Technology’s incredible pace has forced organisations to be in command of new policies, new tools and new skills.
Human resources practitioners are at the heart of these massive structural shifts and need to be at the forefront of ongoing innovations.
Organisations across the globe recognise the importance of HR as a way of ushering in innovative business practices. This growing influence translates to surging job growth across Australia.
Current prospects and the future outlook for the HR industry are strong, with predictions of 25,000-50,000 job openings being created between 2015 and 2020.
Today’s HR platforms bring together social, mobile, analytics and cloud technologies. This combination of technologies has revolutionised the HR experience.
Practitioners are harnessing the power of productivity solutions on apps, real-time interactive dashboards and integrated analytics platforms.
These technologies deliver more nimble and effective results for organisations, many of which are still shifting from outdated systems.
It rests with HR professionals to play a vital role in structuring and supporting the adaption of new technology and updated work practices.
This marks a transition between the old and new ways of HR, according to management expert Professor Pauline Stanton.
“I think traditionally HR has been seen as the workplace police, but increasingly the role is more about enabling and having to be a lot more innovative with the changes that are happening in the workforce,” Stanton, the head of RMIT’s School of Management, says.
“I think we’re seeing massive change in the workplace - some jobs are going and new jobs are emerging in all industries - so the role of the HR professional is now about change management, organisation development, talent management and working with organisations to take advantage of new opportunities.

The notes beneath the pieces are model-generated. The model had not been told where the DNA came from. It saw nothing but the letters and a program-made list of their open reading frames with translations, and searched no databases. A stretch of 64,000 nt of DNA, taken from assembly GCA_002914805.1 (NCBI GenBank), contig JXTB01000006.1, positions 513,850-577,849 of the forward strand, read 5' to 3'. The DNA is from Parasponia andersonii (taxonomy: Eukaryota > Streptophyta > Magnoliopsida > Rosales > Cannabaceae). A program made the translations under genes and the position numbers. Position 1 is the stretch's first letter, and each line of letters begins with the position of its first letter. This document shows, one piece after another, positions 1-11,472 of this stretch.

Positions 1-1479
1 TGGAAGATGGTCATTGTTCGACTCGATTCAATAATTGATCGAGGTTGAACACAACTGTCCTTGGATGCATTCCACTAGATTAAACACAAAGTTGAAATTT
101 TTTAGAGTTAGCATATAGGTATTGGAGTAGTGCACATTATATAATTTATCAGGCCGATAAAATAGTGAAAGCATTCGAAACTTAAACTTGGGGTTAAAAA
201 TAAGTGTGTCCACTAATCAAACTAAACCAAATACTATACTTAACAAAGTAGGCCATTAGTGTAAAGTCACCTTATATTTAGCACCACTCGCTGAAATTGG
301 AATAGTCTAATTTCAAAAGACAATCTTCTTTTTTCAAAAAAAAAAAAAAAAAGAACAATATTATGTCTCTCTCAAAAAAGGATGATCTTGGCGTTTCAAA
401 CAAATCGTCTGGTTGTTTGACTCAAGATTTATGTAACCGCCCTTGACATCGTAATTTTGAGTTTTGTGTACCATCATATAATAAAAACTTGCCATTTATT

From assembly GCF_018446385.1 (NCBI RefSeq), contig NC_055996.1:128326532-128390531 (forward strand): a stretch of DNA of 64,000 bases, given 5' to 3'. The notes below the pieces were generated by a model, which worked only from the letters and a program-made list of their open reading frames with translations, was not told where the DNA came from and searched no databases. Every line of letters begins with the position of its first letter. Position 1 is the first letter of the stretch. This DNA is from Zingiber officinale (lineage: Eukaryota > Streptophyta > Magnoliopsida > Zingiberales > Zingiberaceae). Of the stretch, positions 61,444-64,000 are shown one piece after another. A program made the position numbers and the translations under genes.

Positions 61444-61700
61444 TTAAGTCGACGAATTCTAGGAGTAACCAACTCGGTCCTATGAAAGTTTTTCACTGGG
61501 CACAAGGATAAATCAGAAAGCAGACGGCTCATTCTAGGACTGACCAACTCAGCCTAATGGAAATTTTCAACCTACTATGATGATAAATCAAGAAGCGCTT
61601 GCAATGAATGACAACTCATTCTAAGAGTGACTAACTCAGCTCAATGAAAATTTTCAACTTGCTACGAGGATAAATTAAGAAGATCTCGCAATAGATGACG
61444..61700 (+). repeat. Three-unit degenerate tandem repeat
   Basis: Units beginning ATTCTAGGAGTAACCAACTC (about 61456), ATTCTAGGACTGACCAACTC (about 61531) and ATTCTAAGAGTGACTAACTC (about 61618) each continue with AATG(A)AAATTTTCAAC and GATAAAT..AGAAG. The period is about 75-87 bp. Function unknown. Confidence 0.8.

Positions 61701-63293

“And that’s a big challenge.”
Living up to this challenge hinges on HR practitioners possessing the skill sets that businesses are increasingly demanding. They must display the agility required to oversee high performance within competitive organisations.
A survey of senior HR executives revealed the biggest priorities for talent managers is leadership training and development, onboarding, analytics, talent strategy and employee insights.
Big data brings with it a focus on analytics, which is currently used by HR professionals in an add-on capacity. But with today’s technology, it can be integrated into platforms and dashboards.
“We’ve now got a lot more data available so there’s a lot more opportunities for workplace analytics, making sense of that data, projecting trends and identifying problems and solutions,” Stanton says.
“So we’re seeing a whole lot of new skills through digitisation."
Despite the introduction of new technology, HR practitioners of the future need skills that have always been in demand in the profession.
“They need problem-solving skills because that’s what we’re faced with, so being able to look at things that are happening from a number of different perspectives and to work with others is important,” Stanton says.
“Good communication skills are essential because we see so many problems in the workplace that stem from issues being poorly communicated.
“Critical thinking skills and finding new ways of doing things is also something employers always ask for, whatever the job is.”
Like with other professions, new technology has brought cost efficiencies and increased productivity to HR. But it’s also served up some disadvantages that HR practitioners are commonly asked to manage.
“The growth in social media for example and workplace access to the internet has seen the growth of bad behaviours in some workplaces – cyber bullying, accessing and downloading pornography, and inappropriate use of emails,” Stanton says.
“Often it’s the HR function that gets involved in having to work through some of those bad behaviours and having to advise managers that have to deal with those things.”
For all the changes technology has made, Stanton says HR professionals cannot forget the “human” in human resources.
“Sometimes these systems and tools can be a bit impersonal and you find that frequently with performance appraisal systems and tools,” she says.
“The important thing is not filling in the tool online, but the actual conversation between supervisors and their employees.
“It’s really important not to lose that face-to-face, that human touch.”
First published on 20 September 2017.